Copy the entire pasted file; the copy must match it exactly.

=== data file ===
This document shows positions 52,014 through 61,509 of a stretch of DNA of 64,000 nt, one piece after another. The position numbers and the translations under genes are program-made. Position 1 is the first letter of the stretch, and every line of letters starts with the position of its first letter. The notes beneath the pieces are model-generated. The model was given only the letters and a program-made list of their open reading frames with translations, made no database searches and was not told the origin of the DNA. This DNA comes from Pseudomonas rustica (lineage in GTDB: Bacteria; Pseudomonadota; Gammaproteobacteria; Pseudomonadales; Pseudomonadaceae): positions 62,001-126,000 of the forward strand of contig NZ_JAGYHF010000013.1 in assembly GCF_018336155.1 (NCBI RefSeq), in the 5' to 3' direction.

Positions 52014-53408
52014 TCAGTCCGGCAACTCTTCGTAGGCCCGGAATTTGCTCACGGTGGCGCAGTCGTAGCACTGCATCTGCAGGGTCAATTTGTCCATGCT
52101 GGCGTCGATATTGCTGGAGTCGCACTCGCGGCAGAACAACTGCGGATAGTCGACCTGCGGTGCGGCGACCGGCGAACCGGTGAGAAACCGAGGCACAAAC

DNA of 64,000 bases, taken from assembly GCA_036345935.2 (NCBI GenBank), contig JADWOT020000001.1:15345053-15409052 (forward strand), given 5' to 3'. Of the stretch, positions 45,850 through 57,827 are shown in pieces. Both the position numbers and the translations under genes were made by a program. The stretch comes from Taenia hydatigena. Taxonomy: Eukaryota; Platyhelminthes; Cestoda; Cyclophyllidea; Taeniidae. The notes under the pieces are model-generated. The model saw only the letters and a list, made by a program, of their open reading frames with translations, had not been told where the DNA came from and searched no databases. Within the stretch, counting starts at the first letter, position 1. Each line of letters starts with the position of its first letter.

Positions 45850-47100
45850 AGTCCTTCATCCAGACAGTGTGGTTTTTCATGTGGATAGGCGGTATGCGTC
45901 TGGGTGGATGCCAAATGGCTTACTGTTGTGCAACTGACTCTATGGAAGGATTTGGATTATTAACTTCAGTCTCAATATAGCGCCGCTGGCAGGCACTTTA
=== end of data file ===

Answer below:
This document shows positions 52,014 through 61,509 of a stretch of DNA of 64,000 nt, one piece after another. The position numbers and the translations under genes are program-made. Position 1 is the first letter of the stretch, and every line of letters starts with the position of its first letter. The notes beneath the pieces are model-generated. The model was given only the letters and a program-made list of their open reading frames with translations, made no database searches and was not told the origin of the DNA. This DNA comes from Pseudomonas rustica (lineage in GTDB: Bacteria; Pseudomonadota; Gammaproteobacteria; Pseudomonadales; Pseudomonadaceae): positions 62,001-126,000 of the forward strand of contig NZ_JAGYHF010000013.1 in assembly GCF_018336155.1 (NCBI RefSeq), in the 5' to 3' direction.

Positions 52014-53408
52014 TCAGTCCGGCAACTCTTCGTAGGCCCGGAATTTGCTCACGGTGGCGCAGTCGTAGCACTGCATCTGCAGGGTCAATTTGTCCATGCT
52101 GGCGTCGATATTGCTGGAGTCGCACTCGCGGCAGAACAACTGCGGATAGTCGACCTGCGGTGCGGCGACCGGCGAACCGGTGAGAAACCGAGGCACAAAC

DNA of 64,000 bases, taken from assembly GCA_036345935.2 (NCBI GenBank), contig JADWOT020000001.1:15345053-15409052 (forward strand), given 5' to 3'. Of the stretch, positions 45,850 through 57,827 are shown in pieces. Both the position numbers and the translations under genes were made by a program. The stretch comes from Taenia hydatigena. Taxonomy: Eukaryota; Platyhelminthes; Cestoda; Cyclophyllidea; Taeniidae. The notes under the pieces are model-generated. The model saw only the letters and a list, made by a program, of their open reading frames with translations, had not been told where the DNA came from and searched no databases. Within the stretch, counting starts at the first letter, position 1. Each line of letters starts with the position of its first letter.

Positions 45850-47100
45850 AGTCCTTCATCCAGACAGTGTGGTTTTTCATGTGGATAGGCGGTATGCGTC
45901 TGGGTGGATGCCAAATGGCTTACTGTTGTGCAACTGACTCTATGGAAGGATTTGGATTATTAACTTCAGTCTCAATATAGCGCCGCTGGCAGGCACTTTA